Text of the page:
Finding God in Narnia part 2
Always Winter, Never Christmas
by Greg Hanson
Sunrise Wesleyan Church
December 25, 2005


There’s the Grinch… that familiar villain of Christmas. That was one of my favourite shows as a kid. Hey, what am I saying? It’s still one of my favourites! Who here has ever seen “How the Grinch stole Christmas”? Sure, just about everyone!

Well then, you know that this Grinch hated Christmas, and so he decided he would ruin it for everyone. He thought if he stole all the toys and all the decorations and all the Christmas goodies, that Christmas would disappear. He’s a mean one, that Mr. Grinch. Here… sing the song with me…

You're a mean one, Mr. Grinch. You really are a heel.
You're as cuddly as a cactus, You're as charming as an eel.
Mr. Grinch.

You're a bad banana with a greasy black peel.

You're a monster, Mr. Grinch. Your heart's an empty hole.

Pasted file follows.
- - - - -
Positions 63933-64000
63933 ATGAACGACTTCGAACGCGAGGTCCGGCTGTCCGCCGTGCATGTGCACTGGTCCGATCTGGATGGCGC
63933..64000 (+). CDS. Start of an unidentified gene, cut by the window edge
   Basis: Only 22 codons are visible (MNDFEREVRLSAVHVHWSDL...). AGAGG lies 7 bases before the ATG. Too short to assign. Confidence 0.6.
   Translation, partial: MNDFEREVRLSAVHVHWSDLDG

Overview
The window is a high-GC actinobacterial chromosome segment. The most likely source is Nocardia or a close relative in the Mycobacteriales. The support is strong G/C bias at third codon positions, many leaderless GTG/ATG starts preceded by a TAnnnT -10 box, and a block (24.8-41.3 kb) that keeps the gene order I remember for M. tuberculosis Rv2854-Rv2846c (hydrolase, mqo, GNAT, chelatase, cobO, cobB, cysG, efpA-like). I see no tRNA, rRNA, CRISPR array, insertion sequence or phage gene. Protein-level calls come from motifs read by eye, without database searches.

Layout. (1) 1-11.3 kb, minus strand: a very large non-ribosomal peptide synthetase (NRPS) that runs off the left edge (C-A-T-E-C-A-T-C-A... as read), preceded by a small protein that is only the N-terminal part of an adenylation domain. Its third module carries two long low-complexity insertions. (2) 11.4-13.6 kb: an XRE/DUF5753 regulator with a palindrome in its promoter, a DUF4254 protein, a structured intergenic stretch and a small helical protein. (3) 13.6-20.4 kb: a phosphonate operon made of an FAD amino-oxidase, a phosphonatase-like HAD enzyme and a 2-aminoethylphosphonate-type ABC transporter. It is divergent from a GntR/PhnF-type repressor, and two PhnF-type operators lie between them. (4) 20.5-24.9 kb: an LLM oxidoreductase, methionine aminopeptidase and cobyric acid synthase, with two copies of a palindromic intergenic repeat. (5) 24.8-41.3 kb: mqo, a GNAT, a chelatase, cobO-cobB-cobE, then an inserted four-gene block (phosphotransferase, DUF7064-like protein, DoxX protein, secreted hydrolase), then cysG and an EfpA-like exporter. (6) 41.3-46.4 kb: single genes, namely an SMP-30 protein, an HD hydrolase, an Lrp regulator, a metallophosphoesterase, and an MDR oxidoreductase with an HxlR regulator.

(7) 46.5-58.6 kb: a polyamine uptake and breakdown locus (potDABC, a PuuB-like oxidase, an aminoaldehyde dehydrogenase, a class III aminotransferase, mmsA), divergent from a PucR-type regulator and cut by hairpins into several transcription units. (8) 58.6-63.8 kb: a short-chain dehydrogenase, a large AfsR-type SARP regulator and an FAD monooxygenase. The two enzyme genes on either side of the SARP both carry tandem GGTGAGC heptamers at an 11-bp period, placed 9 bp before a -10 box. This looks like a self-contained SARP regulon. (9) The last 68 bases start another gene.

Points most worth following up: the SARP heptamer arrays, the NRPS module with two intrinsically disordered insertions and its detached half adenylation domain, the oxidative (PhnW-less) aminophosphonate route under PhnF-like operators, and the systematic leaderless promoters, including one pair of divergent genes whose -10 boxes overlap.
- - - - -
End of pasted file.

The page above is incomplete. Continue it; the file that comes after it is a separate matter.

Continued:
Your brain is full of spiders, You've got garlic in your soul.
Mr. Grinch.

I wouldn't touch you, with a thirty-nine-and-a-half foot pole.

You're a vile one, Mr. Grinch. You have termites in your smile.
You have all the tender sweetness of a seasick crocodile.
Mr. Grinch.

Given the choice between the two of you I'd take the seasick crocodile.

You're a foul one, Mr. Grinch. You're a nasty, wasty skunk.
Your heart is full of unwashed socks, Your soul is full of gunk.
Mr. Grinch.

The three words that best describe you, are, and I quote: "Stink. Stank. Stunk."

You're a rotter, Mr. Grinch. You're the king of sinful sots.
Your heart's a dead tomato splot With moldy purple spots,
Mr. Grinch.

Your soul is an appalling dump heap overflowing
with the most disgraceful assortment of deplorable rubbish imaginable,
Mangled up in tangled up knots.

You nauseate me, Mr. Grinch. With a nauseaus super-naus.
You're a crooked jerky jockey And you drive a crooked horse.
Mr. Grinch.

You're a three decker saurkraut and toadstool sandwich With arsenic sauce.

Copyright © 1957, Dr. Seuss.


That Dr. Seuss sure had a way with words, eh? Of course, the Grinch’s plan to steal Christmas didn’t quite work and he didn’t ruin Christmas and Christmas went on despite all his efforts. But what if he had succeeded? What if someone could really steal Christmas?